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Puppet – Introduction

27/04/2018

Puppet – Introduction

Puppet is a configuration management tool which can be help to address the following challenges:

  • Deploying servers with a consistent configuration.
  • Addressing inconsistent configurations (config drift).
  • Application deployment.
  • Automation – as part of CI & CD, get it down faster!

Before the likes of Puppet and Chef, SysOps typically would have a repository of scripts used to configure servers. Despite the arrival of configuration management tools, the use of scripts is still common place. So, why not use scripts?

  • Scripts take time to write, test & debug.
  • Scripts are procedural and focus on how something is done rather than the end result. This can involve high levels of complexity.
  • Scripts are idiosyncratic – there are many ways to achieve the same objective. As people have their own approach, it may not be easy for someone else to understand what is happening.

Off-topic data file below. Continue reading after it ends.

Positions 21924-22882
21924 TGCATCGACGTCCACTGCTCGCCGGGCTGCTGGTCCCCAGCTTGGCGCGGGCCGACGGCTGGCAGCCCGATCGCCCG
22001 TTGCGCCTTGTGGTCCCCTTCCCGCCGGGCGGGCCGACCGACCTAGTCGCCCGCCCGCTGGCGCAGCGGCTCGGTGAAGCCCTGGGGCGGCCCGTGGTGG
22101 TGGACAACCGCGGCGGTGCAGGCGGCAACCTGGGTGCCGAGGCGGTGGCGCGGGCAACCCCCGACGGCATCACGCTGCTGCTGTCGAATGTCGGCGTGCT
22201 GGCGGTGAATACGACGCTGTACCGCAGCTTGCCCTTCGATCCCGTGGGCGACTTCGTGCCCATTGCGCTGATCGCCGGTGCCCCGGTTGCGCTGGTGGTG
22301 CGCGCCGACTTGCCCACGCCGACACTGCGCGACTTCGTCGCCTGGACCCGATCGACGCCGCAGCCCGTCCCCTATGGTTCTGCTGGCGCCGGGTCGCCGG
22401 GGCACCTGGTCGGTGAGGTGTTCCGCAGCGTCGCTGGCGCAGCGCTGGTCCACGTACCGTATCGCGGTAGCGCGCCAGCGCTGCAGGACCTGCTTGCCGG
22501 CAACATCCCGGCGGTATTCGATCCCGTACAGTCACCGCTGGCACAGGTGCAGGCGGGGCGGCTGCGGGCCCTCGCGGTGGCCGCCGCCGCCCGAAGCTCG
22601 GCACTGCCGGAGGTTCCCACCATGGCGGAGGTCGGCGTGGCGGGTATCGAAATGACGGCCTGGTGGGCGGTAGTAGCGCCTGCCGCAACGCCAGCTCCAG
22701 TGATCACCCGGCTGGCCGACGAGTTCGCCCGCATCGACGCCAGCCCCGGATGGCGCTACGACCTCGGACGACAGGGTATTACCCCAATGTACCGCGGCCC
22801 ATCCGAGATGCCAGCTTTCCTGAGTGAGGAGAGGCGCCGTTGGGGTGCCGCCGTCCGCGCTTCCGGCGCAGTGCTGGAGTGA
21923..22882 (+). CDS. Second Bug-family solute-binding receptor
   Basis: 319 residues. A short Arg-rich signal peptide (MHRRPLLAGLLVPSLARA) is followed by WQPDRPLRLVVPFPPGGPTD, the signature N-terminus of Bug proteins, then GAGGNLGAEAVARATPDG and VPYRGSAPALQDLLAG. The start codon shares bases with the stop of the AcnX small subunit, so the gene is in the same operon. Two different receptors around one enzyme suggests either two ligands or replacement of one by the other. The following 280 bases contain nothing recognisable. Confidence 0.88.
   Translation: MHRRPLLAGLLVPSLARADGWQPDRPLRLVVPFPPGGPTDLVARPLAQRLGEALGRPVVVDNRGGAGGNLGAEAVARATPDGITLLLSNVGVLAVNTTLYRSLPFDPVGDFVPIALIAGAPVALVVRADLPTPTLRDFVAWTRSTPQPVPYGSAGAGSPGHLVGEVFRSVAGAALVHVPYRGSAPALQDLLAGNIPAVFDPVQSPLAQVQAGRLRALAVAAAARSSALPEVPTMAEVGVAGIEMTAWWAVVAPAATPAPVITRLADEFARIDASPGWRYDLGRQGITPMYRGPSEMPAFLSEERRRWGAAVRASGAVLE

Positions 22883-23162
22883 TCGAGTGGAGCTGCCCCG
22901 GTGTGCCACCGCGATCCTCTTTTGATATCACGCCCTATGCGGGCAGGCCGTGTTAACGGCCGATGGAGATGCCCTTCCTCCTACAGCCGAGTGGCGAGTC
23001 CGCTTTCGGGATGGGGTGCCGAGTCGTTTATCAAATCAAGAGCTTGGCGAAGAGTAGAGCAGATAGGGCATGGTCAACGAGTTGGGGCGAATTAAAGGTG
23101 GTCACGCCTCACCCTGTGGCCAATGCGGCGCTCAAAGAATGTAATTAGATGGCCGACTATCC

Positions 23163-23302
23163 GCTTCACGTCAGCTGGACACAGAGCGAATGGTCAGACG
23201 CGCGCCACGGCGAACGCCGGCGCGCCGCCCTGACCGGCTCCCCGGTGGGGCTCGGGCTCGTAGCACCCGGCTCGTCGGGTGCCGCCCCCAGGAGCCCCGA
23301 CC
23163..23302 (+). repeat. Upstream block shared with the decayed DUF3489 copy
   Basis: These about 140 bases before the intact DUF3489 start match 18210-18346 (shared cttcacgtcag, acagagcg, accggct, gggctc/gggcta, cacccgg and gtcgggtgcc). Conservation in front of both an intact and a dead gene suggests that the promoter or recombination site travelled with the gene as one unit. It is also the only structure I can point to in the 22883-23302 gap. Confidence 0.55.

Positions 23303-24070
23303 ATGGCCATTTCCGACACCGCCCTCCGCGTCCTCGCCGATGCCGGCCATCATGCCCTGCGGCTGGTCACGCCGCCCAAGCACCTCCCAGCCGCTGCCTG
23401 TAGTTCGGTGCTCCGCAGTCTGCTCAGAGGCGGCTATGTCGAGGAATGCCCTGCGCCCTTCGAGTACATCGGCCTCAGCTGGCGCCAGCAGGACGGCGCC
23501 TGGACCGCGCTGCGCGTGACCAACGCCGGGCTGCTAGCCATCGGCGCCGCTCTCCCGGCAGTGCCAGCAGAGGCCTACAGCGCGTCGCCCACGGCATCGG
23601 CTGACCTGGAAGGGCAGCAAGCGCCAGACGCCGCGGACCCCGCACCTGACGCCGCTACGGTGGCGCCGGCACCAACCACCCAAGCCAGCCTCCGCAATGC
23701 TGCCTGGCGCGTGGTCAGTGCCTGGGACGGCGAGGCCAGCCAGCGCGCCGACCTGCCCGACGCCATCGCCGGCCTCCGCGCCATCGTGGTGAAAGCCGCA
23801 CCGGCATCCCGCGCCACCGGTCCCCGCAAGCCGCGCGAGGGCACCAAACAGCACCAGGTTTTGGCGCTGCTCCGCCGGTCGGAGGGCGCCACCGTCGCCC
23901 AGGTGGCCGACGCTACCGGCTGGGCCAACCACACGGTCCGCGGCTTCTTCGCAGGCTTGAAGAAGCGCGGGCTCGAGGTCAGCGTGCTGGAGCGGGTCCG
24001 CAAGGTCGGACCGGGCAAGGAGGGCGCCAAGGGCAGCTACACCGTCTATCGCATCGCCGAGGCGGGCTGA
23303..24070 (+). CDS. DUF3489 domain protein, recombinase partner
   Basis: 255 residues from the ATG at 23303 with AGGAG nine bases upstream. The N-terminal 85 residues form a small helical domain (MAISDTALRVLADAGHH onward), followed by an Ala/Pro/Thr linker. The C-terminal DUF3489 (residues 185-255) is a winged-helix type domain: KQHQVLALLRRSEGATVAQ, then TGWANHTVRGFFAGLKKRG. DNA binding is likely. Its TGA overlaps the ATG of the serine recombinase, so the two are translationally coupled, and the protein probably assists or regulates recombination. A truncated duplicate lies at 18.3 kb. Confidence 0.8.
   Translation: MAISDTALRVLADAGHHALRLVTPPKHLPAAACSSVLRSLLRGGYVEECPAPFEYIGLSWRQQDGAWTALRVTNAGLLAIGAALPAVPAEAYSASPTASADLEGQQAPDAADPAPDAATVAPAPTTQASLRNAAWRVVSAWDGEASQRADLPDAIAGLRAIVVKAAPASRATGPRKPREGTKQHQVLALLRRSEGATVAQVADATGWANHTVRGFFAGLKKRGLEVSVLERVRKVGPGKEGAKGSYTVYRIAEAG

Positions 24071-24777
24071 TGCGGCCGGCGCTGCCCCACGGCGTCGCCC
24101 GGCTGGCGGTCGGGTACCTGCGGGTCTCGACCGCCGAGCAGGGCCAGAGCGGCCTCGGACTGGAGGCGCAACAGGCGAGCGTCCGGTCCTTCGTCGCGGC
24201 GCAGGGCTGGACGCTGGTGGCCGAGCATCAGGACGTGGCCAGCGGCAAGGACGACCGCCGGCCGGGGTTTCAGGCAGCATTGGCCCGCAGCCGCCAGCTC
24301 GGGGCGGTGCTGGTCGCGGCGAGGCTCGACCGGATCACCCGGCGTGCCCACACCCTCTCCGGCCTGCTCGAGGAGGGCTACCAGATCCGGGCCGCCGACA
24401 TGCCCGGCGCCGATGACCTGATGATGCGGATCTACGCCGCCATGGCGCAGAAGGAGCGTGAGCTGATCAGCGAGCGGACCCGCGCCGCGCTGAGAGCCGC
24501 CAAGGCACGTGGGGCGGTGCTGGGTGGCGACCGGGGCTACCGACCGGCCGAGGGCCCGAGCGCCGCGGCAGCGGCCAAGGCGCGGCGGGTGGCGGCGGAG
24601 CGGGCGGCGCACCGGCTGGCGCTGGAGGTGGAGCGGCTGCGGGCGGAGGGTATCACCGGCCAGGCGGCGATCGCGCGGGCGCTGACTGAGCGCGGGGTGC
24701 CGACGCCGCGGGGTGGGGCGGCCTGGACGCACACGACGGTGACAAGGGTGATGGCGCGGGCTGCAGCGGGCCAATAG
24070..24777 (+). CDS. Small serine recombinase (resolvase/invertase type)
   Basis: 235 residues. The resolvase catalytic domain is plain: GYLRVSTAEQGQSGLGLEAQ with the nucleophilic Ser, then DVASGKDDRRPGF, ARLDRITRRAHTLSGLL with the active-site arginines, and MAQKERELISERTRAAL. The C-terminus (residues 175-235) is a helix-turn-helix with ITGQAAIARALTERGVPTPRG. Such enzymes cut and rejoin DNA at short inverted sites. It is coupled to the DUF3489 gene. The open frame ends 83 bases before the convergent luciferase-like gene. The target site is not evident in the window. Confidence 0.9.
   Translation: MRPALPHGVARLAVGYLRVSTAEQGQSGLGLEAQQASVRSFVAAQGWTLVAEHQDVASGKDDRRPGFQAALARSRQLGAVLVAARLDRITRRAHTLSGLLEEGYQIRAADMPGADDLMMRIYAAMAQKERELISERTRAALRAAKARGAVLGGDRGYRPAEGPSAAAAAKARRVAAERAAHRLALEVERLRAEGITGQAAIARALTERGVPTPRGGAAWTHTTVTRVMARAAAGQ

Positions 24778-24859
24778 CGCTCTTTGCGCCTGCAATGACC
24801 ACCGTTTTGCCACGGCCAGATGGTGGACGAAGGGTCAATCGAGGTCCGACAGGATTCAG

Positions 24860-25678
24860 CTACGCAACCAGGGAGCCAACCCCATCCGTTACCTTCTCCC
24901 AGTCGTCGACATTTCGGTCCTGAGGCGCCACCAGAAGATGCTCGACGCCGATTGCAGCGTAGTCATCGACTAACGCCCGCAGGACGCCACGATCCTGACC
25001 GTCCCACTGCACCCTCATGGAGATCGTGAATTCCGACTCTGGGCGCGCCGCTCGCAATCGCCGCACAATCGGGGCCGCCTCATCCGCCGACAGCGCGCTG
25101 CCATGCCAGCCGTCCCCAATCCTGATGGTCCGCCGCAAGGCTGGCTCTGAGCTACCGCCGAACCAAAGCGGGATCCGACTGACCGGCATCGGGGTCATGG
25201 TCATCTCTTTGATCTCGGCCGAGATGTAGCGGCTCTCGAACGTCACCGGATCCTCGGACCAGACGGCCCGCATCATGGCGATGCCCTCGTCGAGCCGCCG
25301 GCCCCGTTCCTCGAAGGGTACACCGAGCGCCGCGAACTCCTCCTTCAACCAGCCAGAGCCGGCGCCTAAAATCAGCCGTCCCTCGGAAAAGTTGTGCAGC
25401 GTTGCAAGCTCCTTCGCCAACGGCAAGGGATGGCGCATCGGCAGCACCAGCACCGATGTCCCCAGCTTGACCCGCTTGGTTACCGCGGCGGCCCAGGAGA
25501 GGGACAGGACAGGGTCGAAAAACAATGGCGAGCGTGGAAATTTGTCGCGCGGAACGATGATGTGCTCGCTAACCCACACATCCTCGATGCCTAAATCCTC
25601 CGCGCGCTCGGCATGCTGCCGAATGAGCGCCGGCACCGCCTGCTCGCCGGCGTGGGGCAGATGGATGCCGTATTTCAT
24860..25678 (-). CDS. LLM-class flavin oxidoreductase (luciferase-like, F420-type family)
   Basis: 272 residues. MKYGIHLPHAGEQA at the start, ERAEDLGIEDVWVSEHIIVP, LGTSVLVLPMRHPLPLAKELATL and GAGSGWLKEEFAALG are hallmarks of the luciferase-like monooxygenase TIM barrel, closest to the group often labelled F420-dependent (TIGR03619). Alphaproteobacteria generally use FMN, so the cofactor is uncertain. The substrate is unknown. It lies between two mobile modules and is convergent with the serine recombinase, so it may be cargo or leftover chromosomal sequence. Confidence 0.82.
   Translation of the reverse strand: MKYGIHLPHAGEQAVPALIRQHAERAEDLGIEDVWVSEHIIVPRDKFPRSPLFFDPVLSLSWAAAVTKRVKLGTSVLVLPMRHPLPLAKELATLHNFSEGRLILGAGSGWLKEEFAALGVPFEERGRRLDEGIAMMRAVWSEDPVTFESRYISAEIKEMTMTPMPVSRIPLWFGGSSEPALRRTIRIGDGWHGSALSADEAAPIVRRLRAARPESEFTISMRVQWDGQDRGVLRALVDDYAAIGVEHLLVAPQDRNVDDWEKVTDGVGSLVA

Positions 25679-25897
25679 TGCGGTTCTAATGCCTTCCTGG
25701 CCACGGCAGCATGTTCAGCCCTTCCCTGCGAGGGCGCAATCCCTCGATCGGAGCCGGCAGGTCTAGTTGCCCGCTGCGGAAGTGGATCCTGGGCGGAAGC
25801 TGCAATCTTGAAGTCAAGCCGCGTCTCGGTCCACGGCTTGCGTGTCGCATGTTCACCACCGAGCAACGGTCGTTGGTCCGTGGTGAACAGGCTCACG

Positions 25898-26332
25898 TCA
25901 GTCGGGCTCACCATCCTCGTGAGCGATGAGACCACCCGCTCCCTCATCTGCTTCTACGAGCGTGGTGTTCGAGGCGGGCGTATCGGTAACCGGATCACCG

• Scripts need to handle different Operating Systems and versions such as package handles (yum/apt-get).

Why use Puppet?

Puppet uses definition files (manifests) which are declarative – they describe the desired configuration state (DCS) rather than how to get there. The manifests are easier to read and understand, less complex (few lines and less logic), plus are pretty much self-documenting.

Puppet also abstracts the resources which means that services can be defined once and then configured across multiple servers e.g. the configuration of Apache can be defined in a manifest which is then used on different *nix platforms such as Red Hat or Solaris. Other resources include patches, software packages, file system objects (files & folders) and user accounts/groups.

With the availability of alternatives, why use Puppet?

According to a review of leading configuration management tools by InfoWorld (2013), Puppet achieved maximum points across six categories outscoring Ansible, Chef and SaltStack.

Puppet will help you perform the following tasks:

  • Enforce consistent configuration across all servers.
  • Deploy applications as frequently as desired.
  • Manage all of the application configurations.
  • Spend less time writing, testing and debugging.
  • Minimise configuration mistakes and downtime.
  • Automate all of the above.
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From → DevOps

2 Comments
  1. Good post..Keep on sharing..

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